lots fronting Hwy. 71. Suit-
able for any business: boat
and motor sales, bait shop,
manufacturing, storage,
etc. Owner will sell below
cost of replacement. Buy
equity and assume existifig
9 percent mortgage.

6100 sq. ft. brick building in
Port St. Joe suitable for
offices or shops with re-
modeling. Call for further
information.

BEACH LOTS
Waterfront lot now avail-
able St. Joe Beach. 70 ft.
Gulf frontage. End of Ponce
deLeon.

Commercial lots 90x190',
120x90' and 85x170' in Mexi-
.co Beach Business Center.
Large commercial lot 275'
frontage on Hwy. 98, 320' on
canal strategic corner on
seagoing canal.

Between U. S. 98 and Gulf.
168' on water, 164' on high-
way, over 250 feet deep.
Prime investment at $42,-
000.00.


GULF AIRE Underground water and sewer lines now completed. Next
stage installation of electric and telephone lines. Paving streets should begin
by April 1st. Pre-development discount prices will probably expire on
completion of paving. Have you really looked at this quality development?
Call any of us for complete information.


648-5011
ELDON B. MILLER, REALTOR

Associates -


Sherrie Zyski AfterSandra Clenney

229-8494 Hours: 229-6310


After
Hours:


Patty Miller



Jim Clement

648-5482


BEACON HILL
SNew Listing Corner 6th
Street and 2nd Avent sign
on r rlet ed-
roo 1 t o )% doer
lots, el rshed,
al mnum siding boat
house. See this one today.

1st St., between 4th & 5th,
two cleared lots with build-
ing easily converted to a
beach house. A bargain at
$16,000.00. If you've been
looking for a place at the
beach, better see this soon.

INDIAN PASS
Only 2 years old 3 bdrm, 2
bath, large eat-in kitchen,
living rm, cen h&a, carport
w-utility rm, and 9x12' stor-
age shed in back. Walking
distance to the beach.

WHITE' CITY

Well cared for home on 1.6
acres, 4 bdrms, 2 bath,
living rm, eat-in kitchen,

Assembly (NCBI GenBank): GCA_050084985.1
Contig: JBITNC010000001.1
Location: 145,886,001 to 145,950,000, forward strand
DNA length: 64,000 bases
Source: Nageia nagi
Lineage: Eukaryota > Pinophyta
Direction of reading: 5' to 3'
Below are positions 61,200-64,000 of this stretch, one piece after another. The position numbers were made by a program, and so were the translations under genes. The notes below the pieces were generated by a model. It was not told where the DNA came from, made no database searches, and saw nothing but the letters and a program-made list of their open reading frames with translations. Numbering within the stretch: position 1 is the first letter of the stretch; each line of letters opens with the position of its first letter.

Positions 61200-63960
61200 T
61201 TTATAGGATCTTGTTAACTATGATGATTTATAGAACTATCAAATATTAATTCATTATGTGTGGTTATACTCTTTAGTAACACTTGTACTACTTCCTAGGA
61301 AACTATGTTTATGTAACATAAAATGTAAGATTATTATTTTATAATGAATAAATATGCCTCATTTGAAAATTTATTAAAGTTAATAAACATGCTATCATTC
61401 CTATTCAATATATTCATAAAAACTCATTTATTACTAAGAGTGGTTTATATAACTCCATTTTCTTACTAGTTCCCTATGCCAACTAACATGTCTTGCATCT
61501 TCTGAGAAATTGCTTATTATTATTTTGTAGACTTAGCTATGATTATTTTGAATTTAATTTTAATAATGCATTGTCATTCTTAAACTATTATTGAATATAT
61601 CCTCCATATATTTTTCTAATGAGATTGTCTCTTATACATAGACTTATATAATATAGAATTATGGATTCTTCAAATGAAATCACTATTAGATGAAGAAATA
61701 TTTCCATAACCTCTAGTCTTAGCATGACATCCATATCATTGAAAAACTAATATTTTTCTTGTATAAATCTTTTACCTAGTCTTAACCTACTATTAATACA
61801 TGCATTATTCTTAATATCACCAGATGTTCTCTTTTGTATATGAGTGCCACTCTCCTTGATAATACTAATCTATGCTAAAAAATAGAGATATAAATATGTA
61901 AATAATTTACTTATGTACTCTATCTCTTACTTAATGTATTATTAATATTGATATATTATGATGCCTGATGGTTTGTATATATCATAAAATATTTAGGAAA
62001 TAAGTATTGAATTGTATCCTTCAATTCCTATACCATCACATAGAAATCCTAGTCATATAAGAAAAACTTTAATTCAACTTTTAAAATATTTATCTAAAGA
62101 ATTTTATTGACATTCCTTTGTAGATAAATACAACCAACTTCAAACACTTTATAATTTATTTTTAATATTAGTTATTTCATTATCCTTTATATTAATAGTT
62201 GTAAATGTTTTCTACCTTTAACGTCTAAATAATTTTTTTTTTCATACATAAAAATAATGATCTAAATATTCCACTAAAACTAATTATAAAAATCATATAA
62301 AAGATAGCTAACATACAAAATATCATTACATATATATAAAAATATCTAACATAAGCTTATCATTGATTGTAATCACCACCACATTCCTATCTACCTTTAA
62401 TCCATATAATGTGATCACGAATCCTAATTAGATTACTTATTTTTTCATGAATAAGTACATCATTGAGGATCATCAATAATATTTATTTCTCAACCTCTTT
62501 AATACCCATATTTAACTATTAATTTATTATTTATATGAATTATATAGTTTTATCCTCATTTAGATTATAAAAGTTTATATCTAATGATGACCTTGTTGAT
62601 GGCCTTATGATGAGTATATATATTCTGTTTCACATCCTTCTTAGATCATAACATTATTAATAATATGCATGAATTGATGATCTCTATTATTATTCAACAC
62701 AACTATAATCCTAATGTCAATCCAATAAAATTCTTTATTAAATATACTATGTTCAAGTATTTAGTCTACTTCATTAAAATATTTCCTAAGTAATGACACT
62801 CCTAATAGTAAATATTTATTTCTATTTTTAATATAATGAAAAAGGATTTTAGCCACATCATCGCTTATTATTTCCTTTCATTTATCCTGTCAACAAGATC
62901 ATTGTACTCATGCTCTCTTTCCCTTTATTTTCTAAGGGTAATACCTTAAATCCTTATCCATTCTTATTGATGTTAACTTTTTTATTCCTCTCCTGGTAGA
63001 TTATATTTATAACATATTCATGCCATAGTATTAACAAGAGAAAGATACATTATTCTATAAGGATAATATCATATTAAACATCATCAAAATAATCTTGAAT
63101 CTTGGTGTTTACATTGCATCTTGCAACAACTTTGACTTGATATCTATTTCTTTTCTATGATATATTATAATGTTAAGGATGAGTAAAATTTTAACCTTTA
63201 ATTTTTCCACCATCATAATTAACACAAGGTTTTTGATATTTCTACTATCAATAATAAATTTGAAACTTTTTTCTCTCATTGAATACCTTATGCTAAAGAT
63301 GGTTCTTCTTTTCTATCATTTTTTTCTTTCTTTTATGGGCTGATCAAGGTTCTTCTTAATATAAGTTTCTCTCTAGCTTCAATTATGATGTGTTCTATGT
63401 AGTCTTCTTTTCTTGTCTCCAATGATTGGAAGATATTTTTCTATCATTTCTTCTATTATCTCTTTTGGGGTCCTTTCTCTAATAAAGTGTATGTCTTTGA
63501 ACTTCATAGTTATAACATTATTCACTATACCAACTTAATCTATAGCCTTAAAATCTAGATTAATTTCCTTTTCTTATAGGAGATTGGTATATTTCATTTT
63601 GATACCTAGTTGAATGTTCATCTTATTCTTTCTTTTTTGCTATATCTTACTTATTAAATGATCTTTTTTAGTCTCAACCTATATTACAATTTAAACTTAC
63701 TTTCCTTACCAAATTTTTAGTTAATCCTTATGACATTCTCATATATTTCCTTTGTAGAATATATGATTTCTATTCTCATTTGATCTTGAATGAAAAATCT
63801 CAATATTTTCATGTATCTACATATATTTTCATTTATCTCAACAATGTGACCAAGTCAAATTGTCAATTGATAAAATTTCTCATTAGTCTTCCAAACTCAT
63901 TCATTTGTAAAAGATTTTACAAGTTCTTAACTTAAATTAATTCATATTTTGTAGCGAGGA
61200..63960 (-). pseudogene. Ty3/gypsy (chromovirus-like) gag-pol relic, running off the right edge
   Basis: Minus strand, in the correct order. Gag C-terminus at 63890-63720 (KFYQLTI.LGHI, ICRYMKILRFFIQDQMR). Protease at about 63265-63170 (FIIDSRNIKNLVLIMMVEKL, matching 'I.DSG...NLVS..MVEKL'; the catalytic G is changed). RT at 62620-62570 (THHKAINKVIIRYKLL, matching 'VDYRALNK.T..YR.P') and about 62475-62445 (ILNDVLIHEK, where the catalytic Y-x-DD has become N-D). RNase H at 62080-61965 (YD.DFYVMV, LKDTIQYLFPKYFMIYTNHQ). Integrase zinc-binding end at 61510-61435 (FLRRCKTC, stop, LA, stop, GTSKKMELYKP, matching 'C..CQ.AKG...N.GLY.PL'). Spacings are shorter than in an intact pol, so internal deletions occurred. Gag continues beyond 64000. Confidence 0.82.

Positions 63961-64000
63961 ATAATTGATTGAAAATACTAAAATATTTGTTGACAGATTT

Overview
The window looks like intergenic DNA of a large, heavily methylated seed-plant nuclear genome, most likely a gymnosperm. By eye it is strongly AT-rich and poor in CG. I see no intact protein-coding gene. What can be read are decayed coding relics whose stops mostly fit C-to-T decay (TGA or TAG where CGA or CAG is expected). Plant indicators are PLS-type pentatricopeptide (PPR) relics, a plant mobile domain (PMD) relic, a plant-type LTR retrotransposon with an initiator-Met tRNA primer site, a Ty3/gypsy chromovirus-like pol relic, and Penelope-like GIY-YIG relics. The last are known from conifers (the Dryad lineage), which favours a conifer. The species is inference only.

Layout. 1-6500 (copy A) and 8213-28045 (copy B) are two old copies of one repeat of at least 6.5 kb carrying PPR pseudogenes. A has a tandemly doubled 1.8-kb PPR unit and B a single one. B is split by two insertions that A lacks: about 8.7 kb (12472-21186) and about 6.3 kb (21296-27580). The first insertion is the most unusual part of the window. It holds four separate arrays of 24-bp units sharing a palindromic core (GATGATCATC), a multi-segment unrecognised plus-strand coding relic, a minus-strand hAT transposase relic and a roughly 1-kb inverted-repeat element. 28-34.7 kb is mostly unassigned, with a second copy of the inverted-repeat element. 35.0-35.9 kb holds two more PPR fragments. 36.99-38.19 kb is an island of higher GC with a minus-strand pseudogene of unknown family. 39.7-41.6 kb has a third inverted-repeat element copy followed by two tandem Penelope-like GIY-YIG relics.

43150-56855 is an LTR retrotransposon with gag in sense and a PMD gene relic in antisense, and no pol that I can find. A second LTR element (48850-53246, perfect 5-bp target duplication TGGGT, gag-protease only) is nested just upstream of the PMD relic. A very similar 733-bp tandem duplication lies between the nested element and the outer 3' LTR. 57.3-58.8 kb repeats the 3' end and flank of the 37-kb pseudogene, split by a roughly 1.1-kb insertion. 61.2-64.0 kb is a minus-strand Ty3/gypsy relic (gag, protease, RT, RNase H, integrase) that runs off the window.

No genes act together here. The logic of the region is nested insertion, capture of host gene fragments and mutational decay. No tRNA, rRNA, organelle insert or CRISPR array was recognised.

dining and den area w-fire-
place, front screened porch,
12x34' utility shed in back.
$5,000 down and owner will
finance.

Brick 3 bdrm, 2 bath home,
garage, chain link fence.
Low down payment, ar-
range own financing, sell
will take a 2nd mortgage.

1% acres Nice 3 bdrm, 2
bath home w-living rm, din-
ing rm, utility and deep well
and pump.


WEWAHITCHKA.

Privacy and plenty of room.
Almost new brick home on
1/4 acre, 3 bdrm, 2 bath,
living-dining area, large
den w-fireplace plus a 1
bdrm, 1 bath apt. w-living
rm & kitchen under the
same roof.


3 bedroom dwelling. Very
good condition. FHA ap-
proved. Only $700.00 down
plus closing cost. Refrigera-
tor and stove included. Sell-
ing for FHA appraised
value.

Two houses on two well
located lots near downtown.
Excellent investment pro-
perty. Only $16,000.00 for
both.

Four bedroom, frame house
at 122 Robbins Avenue
priced at $11,000.00.

Large lot in highly restrict-
ed residential area on Mon-
ument Avenue.

1 acre or land about one
mile West of Wewahitchka.
HANNON INSURANCE
AGENCY
Frank Hannon, Broker
221 Reid Ave. 227-1133
3t 2-8


"Of all the substitutes, a sub-
stitute speaker is worst,"-
Kin Hubbard


THE STAR, Port St. Joe, Fla. THURSDAY. FEB. 22, 1979 PAGE SEVEN



WANT AI. L rU


MIS. ORSALE


BU mP.


AlrTM


House in Apalachicola. 3
bdrm brick ranch, family
room with fireplace, screened

in porch, adjoining lot is avail-
able. $43,000.00, 653-9885.
4tc 2-22

3 nice lots at St. Joe Beach,
$18,000.00. Call 205-342-4179
collect. 2tp 2-15

App. 1.20 acres of cleared
property located at Over-
street, Fla. with 2 wells, a
pump, utility shed and older
Sparta mobile home located
on the property. Also a 1973 2
dr. Pinto. Call 229-8211 before
5, Mon.-Fri. tfc 1-4

Two large corner lots for
sale at Ward Ridge. Call 229-
8092. 4tp 2-1

Cozy 2 bdrm home, wall to
wall carpet, fireplace, attic
fan, large lot with garage.
$15,500. Phone 227-1450.